does not provide the certainty needed to determine the statute's constitutionality. Moreover, private schools, and parents paying for their children to attend these schools, make special contributions to the areas in which the schools operate. Pp. 3067-3071.
(c) Section 290.09(22) does not "excessively entangle" the State in religion. The fact that state officials must determine whether particular textbooks qualify for the tax deduction and must disallow deductions for textbooks used in teaching religious doctrines is an insufficient basis for finding such entanglement. P. 3067.
676 F.2d 1195 (CA8 1982), affirmed.
William I. Kampf argued the cause for petitioners. With him on the brief wereJames A. Lee, Jr., Charles S. Sims, and Burt Neuborne.
Douglas C. Blomgren, Special Assistant Attorney General of Minnesota, argued the cause for respondents. With him on the brief for respondent Allen wereHubert H. Humphrey III, Attorney General, Catharine F. Haukedahl, Special Assistant Attorney General, and William P. Marshall. John R. Kenefick filed a brief for respondents Becker et al. Timothy P. Quinn and Andrew J. Eisenzimmer filed a brief for respondents Berthiaume et al.*
* Briefs of amici curiae urging reversal were filed by Lee Boothby and Robert W. Nixon for Americans United for Separation of Church and State; by John W. Baker for the Baptist Joint Committee on Public Affairs; and by Russell C. Brown for the Minnesota Association of School Administrators et al.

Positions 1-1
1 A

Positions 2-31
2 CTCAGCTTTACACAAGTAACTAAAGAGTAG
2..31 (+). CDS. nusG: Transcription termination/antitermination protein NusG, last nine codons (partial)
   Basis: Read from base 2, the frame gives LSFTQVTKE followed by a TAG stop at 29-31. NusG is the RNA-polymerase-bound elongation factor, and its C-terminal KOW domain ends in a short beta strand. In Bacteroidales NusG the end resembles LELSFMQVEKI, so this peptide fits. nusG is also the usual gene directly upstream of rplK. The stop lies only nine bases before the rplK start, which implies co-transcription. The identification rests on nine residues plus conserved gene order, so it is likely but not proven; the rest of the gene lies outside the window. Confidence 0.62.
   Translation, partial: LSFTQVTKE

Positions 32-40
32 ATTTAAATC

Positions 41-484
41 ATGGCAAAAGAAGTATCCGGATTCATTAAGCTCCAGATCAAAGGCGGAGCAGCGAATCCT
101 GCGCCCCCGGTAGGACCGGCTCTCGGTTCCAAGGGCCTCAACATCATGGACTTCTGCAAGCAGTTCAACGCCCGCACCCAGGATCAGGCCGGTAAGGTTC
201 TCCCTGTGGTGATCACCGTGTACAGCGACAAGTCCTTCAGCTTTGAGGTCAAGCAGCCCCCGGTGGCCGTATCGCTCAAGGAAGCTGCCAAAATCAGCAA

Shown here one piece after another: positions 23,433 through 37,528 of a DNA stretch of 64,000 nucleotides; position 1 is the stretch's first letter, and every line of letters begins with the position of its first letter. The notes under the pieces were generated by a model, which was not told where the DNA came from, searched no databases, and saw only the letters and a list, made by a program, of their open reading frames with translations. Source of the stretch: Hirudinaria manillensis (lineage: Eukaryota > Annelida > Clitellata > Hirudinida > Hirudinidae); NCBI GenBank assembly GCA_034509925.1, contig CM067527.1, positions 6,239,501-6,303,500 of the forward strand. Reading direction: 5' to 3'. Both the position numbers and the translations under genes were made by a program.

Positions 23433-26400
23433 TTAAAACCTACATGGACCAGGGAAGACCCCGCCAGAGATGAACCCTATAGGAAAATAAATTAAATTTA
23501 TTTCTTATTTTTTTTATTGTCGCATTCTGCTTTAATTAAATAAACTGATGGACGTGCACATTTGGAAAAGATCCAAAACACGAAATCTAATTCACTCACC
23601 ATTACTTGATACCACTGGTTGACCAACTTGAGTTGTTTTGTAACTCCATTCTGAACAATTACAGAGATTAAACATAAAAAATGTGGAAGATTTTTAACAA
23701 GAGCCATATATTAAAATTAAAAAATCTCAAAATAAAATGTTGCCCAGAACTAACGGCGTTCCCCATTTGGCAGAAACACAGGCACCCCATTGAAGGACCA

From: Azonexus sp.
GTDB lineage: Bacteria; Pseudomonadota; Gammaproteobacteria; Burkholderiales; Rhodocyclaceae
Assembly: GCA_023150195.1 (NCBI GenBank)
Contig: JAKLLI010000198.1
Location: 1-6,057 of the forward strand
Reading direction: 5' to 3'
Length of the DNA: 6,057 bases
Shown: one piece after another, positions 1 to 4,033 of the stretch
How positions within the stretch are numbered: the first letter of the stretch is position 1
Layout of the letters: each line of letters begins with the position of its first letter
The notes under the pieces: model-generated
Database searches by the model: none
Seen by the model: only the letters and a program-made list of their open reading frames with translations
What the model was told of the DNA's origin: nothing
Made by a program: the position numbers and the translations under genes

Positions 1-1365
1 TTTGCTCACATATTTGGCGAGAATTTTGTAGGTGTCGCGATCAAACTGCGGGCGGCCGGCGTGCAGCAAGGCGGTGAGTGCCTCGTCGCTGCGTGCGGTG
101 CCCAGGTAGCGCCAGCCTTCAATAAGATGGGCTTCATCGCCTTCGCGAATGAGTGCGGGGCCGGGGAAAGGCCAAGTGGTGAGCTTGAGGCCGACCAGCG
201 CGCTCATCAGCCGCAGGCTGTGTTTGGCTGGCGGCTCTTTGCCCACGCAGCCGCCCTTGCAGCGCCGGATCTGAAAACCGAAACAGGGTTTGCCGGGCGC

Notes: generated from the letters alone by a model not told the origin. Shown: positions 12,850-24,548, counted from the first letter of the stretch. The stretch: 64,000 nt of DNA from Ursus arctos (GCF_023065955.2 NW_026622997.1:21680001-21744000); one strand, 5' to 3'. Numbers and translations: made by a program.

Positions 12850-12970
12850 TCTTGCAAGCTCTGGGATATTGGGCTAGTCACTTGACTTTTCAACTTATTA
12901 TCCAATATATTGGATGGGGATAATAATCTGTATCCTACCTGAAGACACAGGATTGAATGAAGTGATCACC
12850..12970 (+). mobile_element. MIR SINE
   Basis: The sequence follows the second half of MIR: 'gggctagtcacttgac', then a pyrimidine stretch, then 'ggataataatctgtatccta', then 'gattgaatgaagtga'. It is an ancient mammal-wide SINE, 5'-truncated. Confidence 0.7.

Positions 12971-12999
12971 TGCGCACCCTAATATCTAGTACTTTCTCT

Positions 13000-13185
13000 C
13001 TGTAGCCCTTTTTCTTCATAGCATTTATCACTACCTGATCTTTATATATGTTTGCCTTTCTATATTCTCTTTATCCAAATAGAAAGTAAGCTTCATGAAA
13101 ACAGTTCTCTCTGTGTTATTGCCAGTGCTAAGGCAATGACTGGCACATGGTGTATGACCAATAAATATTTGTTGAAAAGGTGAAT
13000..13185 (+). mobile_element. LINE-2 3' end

Briefs of amici curiae urging affirmance were filed by Solicitor General Lee, Assistant Attorney General McGrath, Deputy Assistant Attorney General Kuhl, John H. Garvey, Robert E. Kopp, and Michael F. Hertz for the United States; byEdward McGlynn Gaffney, Jr., for the Council for American Private Education et al.; by Nathan Lewin, Daniel D. Chazin, and Dennis Rapps for the National Jewish Commission on Law and Public Affairs; by David J. Young for Citizens for Educational Freedom; and by Wilfred R. Caron, Edward Bennett Williams, andJohn A. Liekweg for the United States Catholic Conference.
Briefs of amici curiae were filed by Charles E. Rice for the Catholic League for Religious and Civil Rights; by Henry C. Clausen for United Americans for Public Schools; by John J. Donnelly for Parents Rights, Inc.; by Gwendolyn H. Gregory, August W. Steinhilber, and Thomas A. Shannon for the National School Boards Association; by William H. Mellor III and Maxwell A. Miller for the Mountain Legal States Foundation et al.; and by Robert Chanin, Laurence Gold, Nathan Z. Dershowitz, and Marc D. Stern for the National Committee for Public Education and Religious Liberty et al.